Barbados’ main political parties launch election campaigns

Freundel Stuart

BRIDGETOWN, Barbados – The incumbent Democratic Labour Party (DLP) and its main contender in the upcoming election launched their political campaigns over the weekend, with one outlining promises to fix the island’s economic and other social problems if successful in the May 24 poll, and the other pouring cold water on those promises and launching an attack on the political leader.

The Barbados Labour Party (BLP) was the first of the two to launch, with leader Mia Mottley outlining the party’s remedy for the economic decline, public transportation woes, and the South Coast sewage problems, and repealing the National Social Responsibility Levy (NSRL), restoring free tertiary education, raising pensions and other issues.

Along with the plans unveiled over the last several months, Mottley promised civil servants, who have been pushing for a salary increase for almost two years, that she would be meeting with the trade unions shortly after taking office to discuss this issue. She also revealed that if it is determined that an increase cannot be immediately afforded, a living allowance would be provided within three months.

“There are those naysayers who say ‘well how you going pay for it?’ …I have come tonight to tell you that this country of ours that has a BDS$10 billion (US$5 billion) economy and a BDS$4 billion (US$2 billion) Government expenditure, can be no different from what each and every one of you householders have to face every day and every week in this country,” Mottley said.

“When they [DLP] ask with temerity, ‘how you going do it?’ they know as well as I do that they have had at their fingertips the tools to make decisions about choices and about rejigging how we spend our money. I have come to Weymouth to tell you that this is not rocket science.”

In her hour-long speech, the Opposition Leader explained that the BLP was not making promises which were out of whack with the economic times, but rather was outlining the social safety nets and institutions to be safeguarded in the period of belt tightening to come.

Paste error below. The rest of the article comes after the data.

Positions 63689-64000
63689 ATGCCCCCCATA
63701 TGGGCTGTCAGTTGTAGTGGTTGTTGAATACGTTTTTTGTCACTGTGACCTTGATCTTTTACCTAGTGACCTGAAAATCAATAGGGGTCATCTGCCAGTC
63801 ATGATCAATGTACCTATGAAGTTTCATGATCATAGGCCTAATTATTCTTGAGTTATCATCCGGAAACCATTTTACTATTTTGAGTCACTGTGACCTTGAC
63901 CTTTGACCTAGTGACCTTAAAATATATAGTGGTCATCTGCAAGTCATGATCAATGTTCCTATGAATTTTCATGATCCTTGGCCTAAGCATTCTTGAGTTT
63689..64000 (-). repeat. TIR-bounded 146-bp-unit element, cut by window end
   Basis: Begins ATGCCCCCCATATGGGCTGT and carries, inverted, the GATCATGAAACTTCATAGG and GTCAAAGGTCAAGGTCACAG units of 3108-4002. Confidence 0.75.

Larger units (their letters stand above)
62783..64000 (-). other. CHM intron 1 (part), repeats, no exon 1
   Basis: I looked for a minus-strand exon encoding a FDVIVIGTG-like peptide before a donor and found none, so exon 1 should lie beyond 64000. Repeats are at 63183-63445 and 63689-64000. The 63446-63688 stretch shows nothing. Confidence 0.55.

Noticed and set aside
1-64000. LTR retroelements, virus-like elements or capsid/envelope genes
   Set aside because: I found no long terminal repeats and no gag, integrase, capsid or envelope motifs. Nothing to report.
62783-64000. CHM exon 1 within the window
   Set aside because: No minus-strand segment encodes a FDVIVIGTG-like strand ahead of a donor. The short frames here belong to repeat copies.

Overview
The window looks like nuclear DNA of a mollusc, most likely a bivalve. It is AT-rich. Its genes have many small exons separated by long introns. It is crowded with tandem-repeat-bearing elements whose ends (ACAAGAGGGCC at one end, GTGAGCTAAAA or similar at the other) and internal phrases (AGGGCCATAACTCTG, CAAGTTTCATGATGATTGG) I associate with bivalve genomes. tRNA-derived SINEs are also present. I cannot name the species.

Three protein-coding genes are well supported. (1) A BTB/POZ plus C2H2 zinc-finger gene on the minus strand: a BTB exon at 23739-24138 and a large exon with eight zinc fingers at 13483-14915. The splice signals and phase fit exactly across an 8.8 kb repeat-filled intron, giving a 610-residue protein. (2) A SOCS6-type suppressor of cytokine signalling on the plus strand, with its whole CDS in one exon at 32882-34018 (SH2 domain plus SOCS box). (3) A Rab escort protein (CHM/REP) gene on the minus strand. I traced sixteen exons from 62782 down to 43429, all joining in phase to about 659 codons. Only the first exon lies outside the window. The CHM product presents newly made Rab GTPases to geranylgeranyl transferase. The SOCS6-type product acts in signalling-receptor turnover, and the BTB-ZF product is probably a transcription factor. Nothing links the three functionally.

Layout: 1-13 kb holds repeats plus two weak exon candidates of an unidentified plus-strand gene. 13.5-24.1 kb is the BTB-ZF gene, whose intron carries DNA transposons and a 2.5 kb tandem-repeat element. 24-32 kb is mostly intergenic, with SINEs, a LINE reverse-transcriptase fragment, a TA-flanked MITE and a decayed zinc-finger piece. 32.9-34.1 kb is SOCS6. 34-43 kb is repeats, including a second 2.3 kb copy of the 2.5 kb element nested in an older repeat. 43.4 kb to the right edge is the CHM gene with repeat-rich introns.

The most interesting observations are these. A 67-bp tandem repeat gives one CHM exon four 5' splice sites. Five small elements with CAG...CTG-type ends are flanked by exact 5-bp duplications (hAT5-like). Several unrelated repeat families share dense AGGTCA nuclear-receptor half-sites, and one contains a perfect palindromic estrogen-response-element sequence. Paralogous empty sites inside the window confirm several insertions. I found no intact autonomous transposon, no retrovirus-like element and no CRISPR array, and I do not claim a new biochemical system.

Mottley said cutting out wastage, stamping out corruption and reprioritizing the country’s expenditure would give a BLP Government all the money it needed to fulfill its campaign promises.

At its launch 24 hours later, the DLP questioned how Mottley would finance all her plans, and also launched an attack against a woman it says feels entitled and questioned her competence to be a Prime Minister.

Prime Minister Freundel Stuart argued that she was privileged and believed her bloodline gave her a sense of entitlement.

“We cannot allow those kind of thought processes to cast root again in Barbados; we left that behind a long time ago,” he told the thousands gathered outside the National Stadium.

Stuart went back to an article in March 2002 when Mottley became a Queen’s Counsel where then Chief Justice Sir David Simmons, in his citation, stated “. . . whose bloodlines spell and portend limitless and boundless opportunities for even greater achievement”.

Stuart said the days of people getting through based on their bloodline were long gone.

Both Minister of Finance Chris Sinckler and Minister of Agriculture Dr David Estwick warned that promises coming from Mottley on the platform could not be achieved.

Sinckler referred to a promise of increasing non-contributory pensions, pointing out that any increase there would run into millions and the contributory pensions would also have to increase.

Estwick said Mottley appeared to have a magic wand that could solve every problem, including the South Coast sewage crisis. He criticized her suggestion that the businesses there should be closed down and Government pay workers while the Barbados Water Authority worked on the crisis.

He also described as “hogwash” Mottley’s proposal to get rid of the National Social Responsibility Levy and other taxes, while increasing givebacks to the people.